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Department of Labor Reissues 2009 Opinion Letter Regarding Tip Credits Under FLSA


In 2009, the U.S. Department of Labor issued an opinion letter which clarified the DOL’s position regarding the application of “tip credits” to employees who performed multiple job functions for an employer. However, shortly after the issuance of that opinion, the DOL withdrew it “for further consideration.” Nearly a decade later, on November 8, 2018 the DOL reissued its 2009 opinion letter. Particularly for those employers in the hospitality and food service industries, the DOL’s opinion sets forth a much more tenable approach for determining whether a sub-minimum wage may be applied to employees who perform both tip and non-tip producing duties.

The Fair Labor Standards Act (FLSA) currently requires employers to pay a minimum wage of $7.25 per hour to non-exempt employees. However, Section 3(m) of the FLSA permits an employer to pay its tipped employees a sub-minimum wage of not less than $2.13 per hour, and to take a “tip credit” equal to the difference between that sub-minimum wage and the federal minimum wage. A “tipped employee” is defined by the FLSA as any employee engaged in an occupation in which he or she “customarily and regularly” receives not less than $30.00 a month in tips. If an employer utilizes an employee to perform “dual jobs” (e.g., a hotel waiter who also serves as a maintenance worker), the DOL has taken the position that the tip credit may only be applied with respect to the employee’s time spent in the tipped job. But what if an employee in a single job performs some non-tip generating duties which are related to the employee’s tip-producing duties?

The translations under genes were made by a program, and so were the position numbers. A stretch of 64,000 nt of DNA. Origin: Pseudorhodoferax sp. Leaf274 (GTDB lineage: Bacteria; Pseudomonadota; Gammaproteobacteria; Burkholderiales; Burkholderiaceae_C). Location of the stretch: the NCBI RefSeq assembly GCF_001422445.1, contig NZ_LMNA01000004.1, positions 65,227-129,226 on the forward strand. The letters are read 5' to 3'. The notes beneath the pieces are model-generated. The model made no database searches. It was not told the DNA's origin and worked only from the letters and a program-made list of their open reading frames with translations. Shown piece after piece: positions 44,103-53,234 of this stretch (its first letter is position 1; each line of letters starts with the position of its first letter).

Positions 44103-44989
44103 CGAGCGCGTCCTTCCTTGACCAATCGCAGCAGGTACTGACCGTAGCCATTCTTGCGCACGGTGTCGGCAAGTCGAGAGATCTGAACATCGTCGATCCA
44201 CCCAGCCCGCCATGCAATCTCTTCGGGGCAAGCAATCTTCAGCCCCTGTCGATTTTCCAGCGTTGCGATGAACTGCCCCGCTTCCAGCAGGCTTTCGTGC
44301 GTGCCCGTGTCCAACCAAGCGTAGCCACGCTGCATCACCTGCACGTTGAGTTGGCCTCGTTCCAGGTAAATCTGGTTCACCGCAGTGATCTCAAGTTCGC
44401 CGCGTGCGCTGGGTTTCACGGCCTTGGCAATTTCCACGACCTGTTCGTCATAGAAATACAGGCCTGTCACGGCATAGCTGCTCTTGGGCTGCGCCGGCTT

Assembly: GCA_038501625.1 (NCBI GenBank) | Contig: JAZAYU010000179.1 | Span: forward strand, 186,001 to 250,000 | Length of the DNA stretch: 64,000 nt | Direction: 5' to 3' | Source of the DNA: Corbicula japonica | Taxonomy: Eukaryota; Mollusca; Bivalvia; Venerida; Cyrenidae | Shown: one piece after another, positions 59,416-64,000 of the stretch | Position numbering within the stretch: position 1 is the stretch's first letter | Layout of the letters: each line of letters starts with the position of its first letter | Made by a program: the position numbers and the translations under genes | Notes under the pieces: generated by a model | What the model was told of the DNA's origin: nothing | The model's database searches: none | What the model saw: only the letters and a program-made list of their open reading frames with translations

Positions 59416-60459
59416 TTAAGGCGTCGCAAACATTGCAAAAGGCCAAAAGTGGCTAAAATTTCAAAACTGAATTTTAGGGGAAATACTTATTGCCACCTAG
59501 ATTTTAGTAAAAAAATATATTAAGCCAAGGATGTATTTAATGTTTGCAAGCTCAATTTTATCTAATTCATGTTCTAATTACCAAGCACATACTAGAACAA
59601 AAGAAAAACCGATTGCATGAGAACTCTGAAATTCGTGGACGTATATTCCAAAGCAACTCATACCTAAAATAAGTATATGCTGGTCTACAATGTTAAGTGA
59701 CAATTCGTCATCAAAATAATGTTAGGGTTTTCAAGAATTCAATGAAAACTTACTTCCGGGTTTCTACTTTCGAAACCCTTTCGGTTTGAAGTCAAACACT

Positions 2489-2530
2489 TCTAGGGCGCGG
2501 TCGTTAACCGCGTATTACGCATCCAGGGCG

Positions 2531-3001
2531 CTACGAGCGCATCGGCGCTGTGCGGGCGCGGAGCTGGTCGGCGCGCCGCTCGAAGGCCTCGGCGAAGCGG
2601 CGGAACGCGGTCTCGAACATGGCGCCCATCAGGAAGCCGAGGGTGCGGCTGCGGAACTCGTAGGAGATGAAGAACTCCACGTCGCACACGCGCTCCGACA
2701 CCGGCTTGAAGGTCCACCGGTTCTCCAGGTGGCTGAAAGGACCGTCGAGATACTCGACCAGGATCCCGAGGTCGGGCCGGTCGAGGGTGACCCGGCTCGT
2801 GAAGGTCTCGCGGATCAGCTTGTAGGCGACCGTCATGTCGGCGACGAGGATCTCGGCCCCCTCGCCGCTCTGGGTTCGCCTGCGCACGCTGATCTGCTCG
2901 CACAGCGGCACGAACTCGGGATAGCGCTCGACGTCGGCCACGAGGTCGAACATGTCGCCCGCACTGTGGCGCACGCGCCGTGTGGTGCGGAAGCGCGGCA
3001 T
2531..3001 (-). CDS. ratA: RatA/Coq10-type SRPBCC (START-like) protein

According to past enforcement guidance of the DOL, this question was addressed by the so-called “20 Percent Rule.” Under that rule, an employer could apply the tip credit for time spent in duties “related” to the tipped occupation, even though such duties are not by themselves directed towards producing tips – provided that the tipped employee spent no more than 20% of his or her time performing such related duties. For example, a waiter who spends some time cleaning and setting tables, occasionally washing dishes, etc., could be paid subject to the tip credit, provided that such cleaning and other non-tipped duties did not exceed 20% of the employee’s total work time. However, the 20 Percent Rule created confusion and was difficult to apply unless the employer maintained precise time records regarding all duties performed by the tipped employee. The DOL’s 2009 opinion letter attempted to address these difficulties by setting forth a more practical way for an employer to determine “on the front-end which duties are related and unrelated to a tip-producing occupation.” In so doing, the 2009 opinion letter rejected the 20 Percent Rule in favor of the following approach:

  1. A list of job duties associated with various tip-producing occupations is set forth in the Tasks section of the Details report in the Occupational Informational Network (O*NET) found at The DOL considers all such duties listed in that report as “directly related” to the tip-producing duties of the corresponding occupation. As long as the employee performs such duties contemporaneously with his or her regular tip-producing duties, (or for a reasonable time immediately before or after performing such tip-producing duties), the employer may apply the tip credit to that employee regardless of the amount of time that is devoted to such non-tip producing duties.
  2. The employer may not apply the tip credit to an employee for time spent performing any job duties not contained in the O*NET task list.

The DOL’s November 8, 2018 opinion letter effectively restores the earlier guidance set forth in the 2009 opinion. Thus, the DOL now takes the position that the so-called 20 Percent Rule is no longer applicable. This is good news for employers, since the O*NET Task List makes it much easier to determine whether all of a tipped employee’s non-tip producing job duties are subject to the tip credit. Employers should carefully review the job descriptions of their tipped employees to make sure all job functions are included within the O*NET Task List.

Of course, the DOL’s opinion letter only addresses tip credits under the FLSA. Employers should be aware that certain states prohibit or limit the use of tip credits. Therefore, employers should consult the laws of the states in which they operate in order to determine whether their pay practices are in compliance.

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